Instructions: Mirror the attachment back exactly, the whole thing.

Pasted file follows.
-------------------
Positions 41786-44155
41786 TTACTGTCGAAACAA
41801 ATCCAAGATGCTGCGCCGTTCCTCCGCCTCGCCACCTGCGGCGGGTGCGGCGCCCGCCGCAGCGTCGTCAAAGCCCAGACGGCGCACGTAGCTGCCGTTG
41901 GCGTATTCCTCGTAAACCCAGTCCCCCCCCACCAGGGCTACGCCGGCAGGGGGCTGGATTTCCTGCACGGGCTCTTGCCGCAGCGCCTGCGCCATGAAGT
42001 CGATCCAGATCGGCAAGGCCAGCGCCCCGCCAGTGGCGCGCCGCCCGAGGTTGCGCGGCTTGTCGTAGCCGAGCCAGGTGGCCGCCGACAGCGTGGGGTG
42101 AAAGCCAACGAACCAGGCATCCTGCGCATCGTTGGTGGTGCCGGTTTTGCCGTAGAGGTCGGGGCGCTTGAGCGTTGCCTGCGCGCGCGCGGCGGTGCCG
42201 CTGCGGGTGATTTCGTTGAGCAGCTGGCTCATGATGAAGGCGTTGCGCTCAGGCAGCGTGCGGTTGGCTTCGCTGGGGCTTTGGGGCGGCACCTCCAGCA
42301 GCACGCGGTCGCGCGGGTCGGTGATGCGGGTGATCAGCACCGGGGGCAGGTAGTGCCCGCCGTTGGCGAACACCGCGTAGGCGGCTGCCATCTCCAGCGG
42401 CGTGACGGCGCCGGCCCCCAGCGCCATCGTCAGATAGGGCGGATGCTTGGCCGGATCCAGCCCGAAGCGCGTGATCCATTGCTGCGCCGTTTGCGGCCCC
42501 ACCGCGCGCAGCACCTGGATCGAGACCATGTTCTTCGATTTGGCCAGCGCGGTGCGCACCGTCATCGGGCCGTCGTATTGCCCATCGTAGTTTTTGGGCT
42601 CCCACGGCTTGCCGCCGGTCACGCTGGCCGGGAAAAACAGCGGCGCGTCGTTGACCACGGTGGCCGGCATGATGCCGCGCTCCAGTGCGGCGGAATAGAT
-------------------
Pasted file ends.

Positions 41786-44155
41786 TTACTGTCGAAACAA
41801 ATCCAAGATGCTGCGCCGTTCCTCCGCCTCGCCACCTGCGGCGGGTGCGGCGCCCGCCGCAGCGTCGTCAAAGCCCAGACGGCGCACGTAGCTGCCGTTG
41901 GCGTATTCCTCGTAAACCCAGTCCCCCCCCACCAGGGCTACGCCGGCAGGGGGCTGGATTTCCTGCACGGGCTCTTGCCGCAGCGCCTGCGCCATGAAGT
42001 CGATCCAGATCGGCAAGGCCAGCGCCCCGCCAGTGGCGCGCCGCCCGAGGTTGCGCGGCTTGTCGTAGCCGAGCCAGGTGGCCGCCGACAGCGTGGGGTG
42101 AAAGCCAACGAACCAGGCATCCTGCGCATCGTTGGTGGTGCCGGTTTTGCCGTAGAGGTCGGGGCGCTTGAGCGTTGCCTGCGCGCGCGCGGCGGTGCCG
42201 CTGCGGGTGATTTCGTTGAGCAGCTGGCTCATGATGAAGGCGTTGCGCTCAGGCAGCGTGCGGTTGGCTTCGCTGGGGCTTTGGGGCGGCACCTCCAGCA
42301 GCACGCGGTCGCGCGGGTCGGTGATGCGGGTGATCAGCACCGGGGGCAGGTAGTGCCCGCCGTTGGCGAACACCGCGTAGGCGGCTGCCATCTCCAGCGG
42401 CGTGACGGCGCCGGCCCCCAGCGCCATCGTCAGATAGGGCGGATGCTTGGCCGGATCCAGCCCGAAGCGCGTGATCCATTGCTGCGCCGTTTGCGGCCCC
42501 ACCGCGCGCAGCACCTGGATCGAGACCATGTTCTTCGATTTGGCCAGCGCGGTGCGCACCGTCATCGGGCCGTCGTATTGCCCATCGTAGTTTTTGGGCT
42601 CCCACGGCTTGCCGCCGGTCACGCTGGCCGGGAAAAACAGCGGCGCGTCGTTGACCACGGTGGCCGGCATGATGCCGCGCTCCAGTGCGGCGGAATAGAT